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Beef brisket is a meat cut from the forequarter of beef. When the forequarter is cut the brisket and the ribs are separated laterally from the fore ribs and the chuck back rib. Beef brisket is sold bone-in or without bones. It is thin and high on one side and flat and wide on the other.

Brisket consists of two different muscles that are sometimes sold separately. The first cut or flat cut is lean, while the second cut is fatty. The latter is sometimes called point, deckel, triangular cut or fat end.

Brisket is sold fresh or cured. In the Southern United States it is mostly smoked or marinated. It is good meat for boiling or braising. Especially in Jewish kitchen it is often braised as a pot roast. Brisket is also the most popular cut for corned beef.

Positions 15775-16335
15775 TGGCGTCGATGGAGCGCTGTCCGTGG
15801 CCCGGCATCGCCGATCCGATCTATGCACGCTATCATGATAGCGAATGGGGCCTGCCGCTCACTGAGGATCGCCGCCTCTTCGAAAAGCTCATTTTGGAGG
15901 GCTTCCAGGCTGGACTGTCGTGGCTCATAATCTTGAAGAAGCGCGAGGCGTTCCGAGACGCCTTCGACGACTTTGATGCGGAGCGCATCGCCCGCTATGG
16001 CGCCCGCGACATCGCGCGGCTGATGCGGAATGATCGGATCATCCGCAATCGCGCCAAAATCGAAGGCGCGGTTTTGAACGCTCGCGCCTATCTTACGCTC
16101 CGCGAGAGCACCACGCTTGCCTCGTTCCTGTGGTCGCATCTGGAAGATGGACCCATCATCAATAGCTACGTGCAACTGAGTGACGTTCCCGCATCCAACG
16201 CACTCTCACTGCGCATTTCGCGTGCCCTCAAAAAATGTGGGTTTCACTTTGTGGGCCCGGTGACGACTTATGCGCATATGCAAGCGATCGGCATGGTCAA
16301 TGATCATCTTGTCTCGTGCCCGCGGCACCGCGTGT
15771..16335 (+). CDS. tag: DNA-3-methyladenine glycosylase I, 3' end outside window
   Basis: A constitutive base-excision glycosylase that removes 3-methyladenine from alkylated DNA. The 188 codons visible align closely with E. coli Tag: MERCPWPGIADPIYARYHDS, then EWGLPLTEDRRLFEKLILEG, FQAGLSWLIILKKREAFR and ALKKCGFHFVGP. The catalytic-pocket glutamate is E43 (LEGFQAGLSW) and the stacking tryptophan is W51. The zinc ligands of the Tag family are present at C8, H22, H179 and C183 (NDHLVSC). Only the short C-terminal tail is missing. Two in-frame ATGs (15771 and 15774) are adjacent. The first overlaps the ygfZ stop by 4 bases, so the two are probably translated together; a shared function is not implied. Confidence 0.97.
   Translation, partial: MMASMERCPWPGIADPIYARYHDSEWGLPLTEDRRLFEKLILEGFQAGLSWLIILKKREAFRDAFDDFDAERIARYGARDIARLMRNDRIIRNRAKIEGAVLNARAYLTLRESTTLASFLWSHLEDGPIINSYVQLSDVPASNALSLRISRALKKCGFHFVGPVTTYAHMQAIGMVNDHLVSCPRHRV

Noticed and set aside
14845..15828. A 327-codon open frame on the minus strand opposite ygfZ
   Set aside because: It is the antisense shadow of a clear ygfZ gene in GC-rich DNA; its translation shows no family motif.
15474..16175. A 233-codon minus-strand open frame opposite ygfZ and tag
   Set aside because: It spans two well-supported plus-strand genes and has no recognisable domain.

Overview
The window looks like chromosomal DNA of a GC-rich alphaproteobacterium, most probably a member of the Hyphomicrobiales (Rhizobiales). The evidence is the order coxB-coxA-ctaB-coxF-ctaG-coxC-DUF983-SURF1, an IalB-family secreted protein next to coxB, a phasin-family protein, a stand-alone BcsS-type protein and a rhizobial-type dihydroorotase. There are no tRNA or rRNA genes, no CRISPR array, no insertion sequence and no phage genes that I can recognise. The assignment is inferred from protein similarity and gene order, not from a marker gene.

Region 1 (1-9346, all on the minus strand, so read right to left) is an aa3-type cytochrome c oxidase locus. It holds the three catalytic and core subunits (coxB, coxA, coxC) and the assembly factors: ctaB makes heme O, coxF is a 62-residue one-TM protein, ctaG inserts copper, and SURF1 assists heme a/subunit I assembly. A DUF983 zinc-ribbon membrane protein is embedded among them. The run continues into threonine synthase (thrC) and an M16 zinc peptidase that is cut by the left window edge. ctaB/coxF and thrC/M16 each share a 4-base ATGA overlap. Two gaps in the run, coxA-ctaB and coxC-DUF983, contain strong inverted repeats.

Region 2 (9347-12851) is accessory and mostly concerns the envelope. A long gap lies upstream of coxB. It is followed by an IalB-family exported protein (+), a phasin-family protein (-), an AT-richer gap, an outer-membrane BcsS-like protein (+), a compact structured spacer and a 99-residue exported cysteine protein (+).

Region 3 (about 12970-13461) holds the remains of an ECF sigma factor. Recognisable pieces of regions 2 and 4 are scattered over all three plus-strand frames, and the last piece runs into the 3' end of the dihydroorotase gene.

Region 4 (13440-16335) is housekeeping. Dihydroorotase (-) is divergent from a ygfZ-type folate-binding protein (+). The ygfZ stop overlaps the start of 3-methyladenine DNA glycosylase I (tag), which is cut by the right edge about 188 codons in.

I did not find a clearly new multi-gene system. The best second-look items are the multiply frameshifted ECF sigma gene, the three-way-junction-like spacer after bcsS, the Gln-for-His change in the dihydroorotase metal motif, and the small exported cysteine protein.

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Example preparation of beef brisket

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Brisket goes well with vegetables of the so-called mirepoix: carrots, leek, celery, onions and parsley. Boiled potatoes are a traditional side dish in some countries such as Germany. As a sauce the aromatic stock obtained during boiling of the brisket may be reduced with cream and seasoned with chives, salt and horseradish.


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